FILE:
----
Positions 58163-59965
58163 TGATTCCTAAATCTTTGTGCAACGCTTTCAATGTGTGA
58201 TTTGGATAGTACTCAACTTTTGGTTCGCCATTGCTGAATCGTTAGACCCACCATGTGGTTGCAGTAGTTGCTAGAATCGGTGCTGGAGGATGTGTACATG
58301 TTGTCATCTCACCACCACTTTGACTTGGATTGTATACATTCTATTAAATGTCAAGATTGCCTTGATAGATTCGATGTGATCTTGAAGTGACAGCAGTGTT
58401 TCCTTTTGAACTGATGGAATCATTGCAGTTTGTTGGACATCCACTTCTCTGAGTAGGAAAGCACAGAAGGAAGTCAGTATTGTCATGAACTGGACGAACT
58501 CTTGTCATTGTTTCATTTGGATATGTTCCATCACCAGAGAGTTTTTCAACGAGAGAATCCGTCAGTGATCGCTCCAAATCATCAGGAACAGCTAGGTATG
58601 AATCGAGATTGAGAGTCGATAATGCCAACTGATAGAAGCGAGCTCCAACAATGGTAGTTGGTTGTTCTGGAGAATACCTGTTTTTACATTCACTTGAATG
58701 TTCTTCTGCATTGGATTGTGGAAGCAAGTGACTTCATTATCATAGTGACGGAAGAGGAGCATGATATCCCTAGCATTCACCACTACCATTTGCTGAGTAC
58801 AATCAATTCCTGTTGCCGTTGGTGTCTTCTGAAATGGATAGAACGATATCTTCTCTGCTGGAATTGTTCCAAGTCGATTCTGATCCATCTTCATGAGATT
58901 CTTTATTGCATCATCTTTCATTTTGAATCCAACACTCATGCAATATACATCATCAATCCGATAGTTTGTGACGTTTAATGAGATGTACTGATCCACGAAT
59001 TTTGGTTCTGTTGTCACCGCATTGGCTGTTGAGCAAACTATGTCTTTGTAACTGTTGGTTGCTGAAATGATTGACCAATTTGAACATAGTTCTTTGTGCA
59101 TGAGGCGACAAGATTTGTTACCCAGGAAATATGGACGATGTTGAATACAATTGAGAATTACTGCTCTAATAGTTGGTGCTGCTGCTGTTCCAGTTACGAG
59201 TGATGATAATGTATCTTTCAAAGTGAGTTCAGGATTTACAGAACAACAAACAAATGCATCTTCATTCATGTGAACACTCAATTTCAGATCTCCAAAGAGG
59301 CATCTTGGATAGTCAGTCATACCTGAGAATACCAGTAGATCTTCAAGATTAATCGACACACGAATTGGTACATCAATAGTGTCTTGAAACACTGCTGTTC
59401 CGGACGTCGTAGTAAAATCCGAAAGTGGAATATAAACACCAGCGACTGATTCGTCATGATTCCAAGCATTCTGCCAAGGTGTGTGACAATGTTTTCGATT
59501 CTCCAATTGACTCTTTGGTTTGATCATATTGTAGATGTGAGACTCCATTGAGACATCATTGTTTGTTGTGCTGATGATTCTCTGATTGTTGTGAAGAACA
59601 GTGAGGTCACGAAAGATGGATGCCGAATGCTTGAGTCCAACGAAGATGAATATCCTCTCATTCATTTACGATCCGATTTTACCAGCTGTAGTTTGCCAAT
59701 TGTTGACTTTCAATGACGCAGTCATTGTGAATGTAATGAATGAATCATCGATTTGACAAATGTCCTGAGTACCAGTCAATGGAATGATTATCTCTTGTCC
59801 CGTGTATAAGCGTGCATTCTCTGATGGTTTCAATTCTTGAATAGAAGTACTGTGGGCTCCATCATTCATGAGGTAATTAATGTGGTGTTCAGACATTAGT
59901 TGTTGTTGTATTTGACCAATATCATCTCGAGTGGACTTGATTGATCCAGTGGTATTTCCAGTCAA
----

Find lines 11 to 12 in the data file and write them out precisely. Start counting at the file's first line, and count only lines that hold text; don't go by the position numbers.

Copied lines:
59001 TTTGGTTCTGTTGTCACCGCATTGGCTGTTGAGCAAACTATGTCTTTGTAACTGTTGGTTGCTGAAATGATTGACCAATTTGAACATAGTTCTTTGTGCA
59101 TGAGGCGACAAGATTTGTTACCCAGGAAATATGGACGATGTTGAATACAATTGAGAATTACTGCTCTAATAGTTGGTGCTGCTGCTGTTCCAGTTACGAG